Trump does pandemic his way

This paragraph, from the Economist’s The world this week, is possibly the densest collection of astonishing information I have ever seen. Every single sentence in it is a bombshell. I must have read it twenty times, and every time is like the first:

Donald Trump said that data suggested America was past the peak of the covid-19 outbreak, as he mooted guidelines to reopen the economy. The president created a council to look at the options, some of whose members were surprised to be included. Earlier he started a row with state governors who are trying to co-ordinate the lifting of some restrictions. He claimed they needed his permission; the constitution says they don’t. When a journalist asked Mr Trump what he had done all February to prepare for covid, he called her “disgraceful”. Mr Trump said he would suspend American funding to the World Health Organisation, accusing it of pushing “China’s misinformation” on the coronavirus.

For context, this is what the US’s covid-19 numbers looked like two days after Trump decided the country had peaked:

Worldometer figures for 18 April 2020

And this is what the worldwide distribution of cases looked like:


Worldometer figures for 18 April 2020

These were the metrics Trump was planning to use in deciding to lift the lockdown:

Source: The Late Show with Stephen Colbert

Below you can see Trump replying to CBS journalist Paula Reid’s observation that he bought himself time but perhaps didn’t make good use of it to prepare for the pandemic by telling her “you’re so disgraceful” (at 1:50) and “you’re a fake” (at 2:46). At 3:11 he insists that he can lift the lockdown if he feels like it because “when somebody is the president of the United States, the authority is total”:

Source: CBS This Morning

And all the while Dr Tedros Adhanom Ghebreyesus, director general of the World Health Organization, was calling forlornly into the void:

Source: CGTN

3 thoughts on “Trump does pandemic his way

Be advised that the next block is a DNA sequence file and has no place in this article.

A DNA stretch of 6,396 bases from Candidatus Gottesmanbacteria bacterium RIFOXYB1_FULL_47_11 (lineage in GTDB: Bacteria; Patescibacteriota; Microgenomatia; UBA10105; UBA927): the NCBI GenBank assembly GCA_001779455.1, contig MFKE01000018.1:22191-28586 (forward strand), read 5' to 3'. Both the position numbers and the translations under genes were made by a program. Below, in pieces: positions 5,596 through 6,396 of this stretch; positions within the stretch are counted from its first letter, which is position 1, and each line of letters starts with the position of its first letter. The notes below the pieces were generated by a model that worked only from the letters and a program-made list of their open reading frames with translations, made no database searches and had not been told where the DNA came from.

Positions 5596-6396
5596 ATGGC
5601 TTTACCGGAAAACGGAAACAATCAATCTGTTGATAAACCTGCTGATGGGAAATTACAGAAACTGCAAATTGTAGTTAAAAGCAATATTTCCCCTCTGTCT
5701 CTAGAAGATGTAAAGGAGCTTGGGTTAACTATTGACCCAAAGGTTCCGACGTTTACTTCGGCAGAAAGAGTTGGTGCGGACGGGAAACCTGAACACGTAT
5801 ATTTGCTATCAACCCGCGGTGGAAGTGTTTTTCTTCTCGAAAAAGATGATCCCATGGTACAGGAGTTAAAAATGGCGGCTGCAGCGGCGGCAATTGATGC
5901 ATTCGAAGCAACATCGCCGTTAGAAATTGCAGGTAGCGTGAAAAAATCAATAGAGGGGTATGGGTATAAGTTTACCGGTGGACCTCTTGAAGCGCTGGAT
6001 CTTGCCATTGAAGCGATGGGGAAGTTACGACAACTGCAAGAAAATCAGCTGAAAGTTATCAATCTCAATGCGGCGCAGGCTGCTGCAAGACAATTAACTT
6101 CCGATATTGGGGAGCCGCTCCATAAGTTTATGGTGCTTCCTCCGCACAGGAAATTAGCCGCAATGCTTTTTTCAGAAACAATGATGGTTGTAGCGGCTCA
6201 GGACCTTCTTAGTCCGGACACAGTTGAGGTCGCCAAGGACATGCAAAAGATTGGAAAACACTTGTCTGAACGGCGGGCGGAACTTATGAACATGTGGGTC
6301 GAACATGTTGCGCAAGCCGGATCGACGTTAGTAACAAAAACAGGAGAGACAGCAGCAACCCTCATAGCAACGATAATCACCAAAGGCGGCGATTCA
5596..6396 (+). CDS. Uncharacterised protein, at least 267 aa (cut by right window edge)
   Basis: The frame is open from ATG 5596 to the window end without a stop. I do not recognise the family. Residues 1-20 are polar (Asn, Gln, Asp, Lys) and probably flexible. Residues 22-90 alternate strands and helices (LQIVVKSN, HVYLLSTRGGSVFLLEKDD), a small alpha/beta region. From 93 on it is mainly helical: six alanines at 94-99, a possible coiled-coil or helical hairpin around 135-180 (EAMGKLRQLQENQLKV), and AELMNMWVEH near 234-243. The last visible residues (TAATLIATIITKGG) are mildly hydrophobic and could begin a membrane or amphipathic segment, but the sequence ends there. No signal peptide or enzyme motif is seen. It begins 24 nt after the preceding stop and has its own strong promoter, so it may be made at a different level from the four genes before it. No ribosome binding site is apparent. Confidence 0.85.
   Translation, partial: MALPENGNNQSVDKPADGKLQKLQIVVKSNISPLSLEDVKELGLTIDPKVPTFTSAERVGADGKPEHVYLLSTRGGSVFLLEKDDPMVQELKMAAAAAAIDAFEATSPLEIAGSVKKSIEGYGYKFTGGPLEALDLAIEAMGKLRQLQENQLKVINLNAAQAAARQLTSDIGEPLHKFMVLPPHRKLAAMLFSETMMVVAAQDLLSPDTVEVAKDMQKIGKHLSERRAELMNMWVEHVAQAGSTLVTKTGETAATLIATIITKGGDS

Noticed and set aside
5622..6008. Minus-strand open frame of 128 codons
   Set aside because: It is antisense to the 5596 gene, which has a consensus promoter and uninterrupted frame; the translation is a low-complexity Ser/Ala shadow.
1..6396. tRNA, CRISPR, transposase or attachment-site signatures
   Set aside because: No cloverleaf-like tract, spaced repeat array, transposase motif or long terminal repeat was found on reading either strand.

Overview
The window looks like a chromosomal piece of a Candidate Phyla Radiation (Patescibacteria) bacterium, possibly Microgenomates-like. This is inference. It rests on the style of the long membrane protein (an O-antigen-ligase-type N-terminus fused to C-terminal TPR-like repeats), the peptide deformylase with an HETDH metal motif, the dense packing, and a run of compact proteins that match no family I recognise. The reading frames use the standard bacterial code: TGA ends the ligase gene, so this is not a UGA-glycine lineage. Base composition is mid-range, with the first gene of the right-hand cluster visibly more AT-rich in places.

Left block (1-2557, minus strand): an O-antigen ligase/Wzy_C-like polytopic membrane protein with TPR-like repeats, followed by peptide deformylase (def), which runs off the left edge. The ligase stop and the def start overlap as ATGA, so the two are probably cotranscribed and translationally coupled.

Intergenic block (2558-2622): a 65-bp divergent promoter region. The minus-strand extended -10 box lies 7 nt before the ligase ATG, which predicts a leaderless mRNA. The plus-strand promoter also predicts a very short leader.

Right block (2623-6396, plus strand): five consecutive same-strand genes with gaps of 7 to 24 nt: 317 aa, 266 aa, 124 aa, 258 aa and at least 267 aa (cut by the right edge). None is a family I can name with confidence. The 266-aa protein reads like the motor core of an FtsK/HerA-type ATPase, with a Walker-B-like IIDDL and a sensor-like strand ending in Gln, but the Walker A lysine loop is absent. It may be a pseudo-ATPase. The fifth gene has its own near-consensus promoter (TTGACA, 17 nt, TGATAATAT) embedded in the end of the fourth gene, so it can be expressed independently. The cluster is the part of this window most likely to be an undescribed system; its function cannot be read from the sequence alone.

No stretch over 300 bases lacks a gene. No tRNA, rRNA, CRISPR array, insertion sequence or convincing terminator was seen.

1. Thanks for this very interesting post, Lara.

    Tedros Adhanom Ghebreyesus from WHO says that global solidarity is a pre-requisite for dealing with the pandemic. My observation is that, even if NEAR global cooperation were to be achieved, the existence of even just one rogue state would render the near-solidarity not worthless, but definitely very leaky. And if that one rogue state were to be the size of the USA, the leak-holes would be vast. And it seems that if there IS to be a rogue state, it is likely to be the USA – for reasons your post makes very clear.

    This is not to say, however, that there won’t be other rogue states. Perhaps we could do with your commentary on Russia – and Putin’s response to the pandemic. From what I understand, Putin has been very silent!

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  2. Hi Lara! Thanks for this post! It’s interesting to hear your perspective on this. I was just talking to my dad about this yesterday. That is quite a paragraph, but this is also what I’ve come to expect from Trump, so it’s no surprise anymore that he’d say this or call the media disgraceful. My dad said there are protests going on even in Indianapolis (which tends to stay pretty neutral) over the lockdown regulations, some people who find the regulations to be too strict. But the state officials have been strong in their leadership (Cuomo in New York, Whitmer in Michigan. Kentucky, Ohio, Louisiana, the list goes on) and I think, at the moment, it’s that kind of leadership that people can turn to, and even if Trump threatens to jump in, I think he’s constitutionally obliged not to.

    To me it is much more shocking that people are out there protesting, putting themselves and others at risk, and therefore making this harder on health care workers if there is a spike in coronavirus numbers. It would be like if I went to join a protest against confusing jogging rules! I mean, yes, I want to jog, but let’s look at the bigger picture! My dad asked what things are like here, and Antonello said: Italy may have political divisions, but when it comes down to it, at this moment we are united. We’ve put those differences behind us and, even if begrudgingly at times, have willingly followed the rules. It’s not a political issue. It may have come at the “wrong time” in America (during an election year), but they need to stop looking at it as a red and blue issue. It’s about everyone. And they need to get their act together, stop bickering, and put up a united front.

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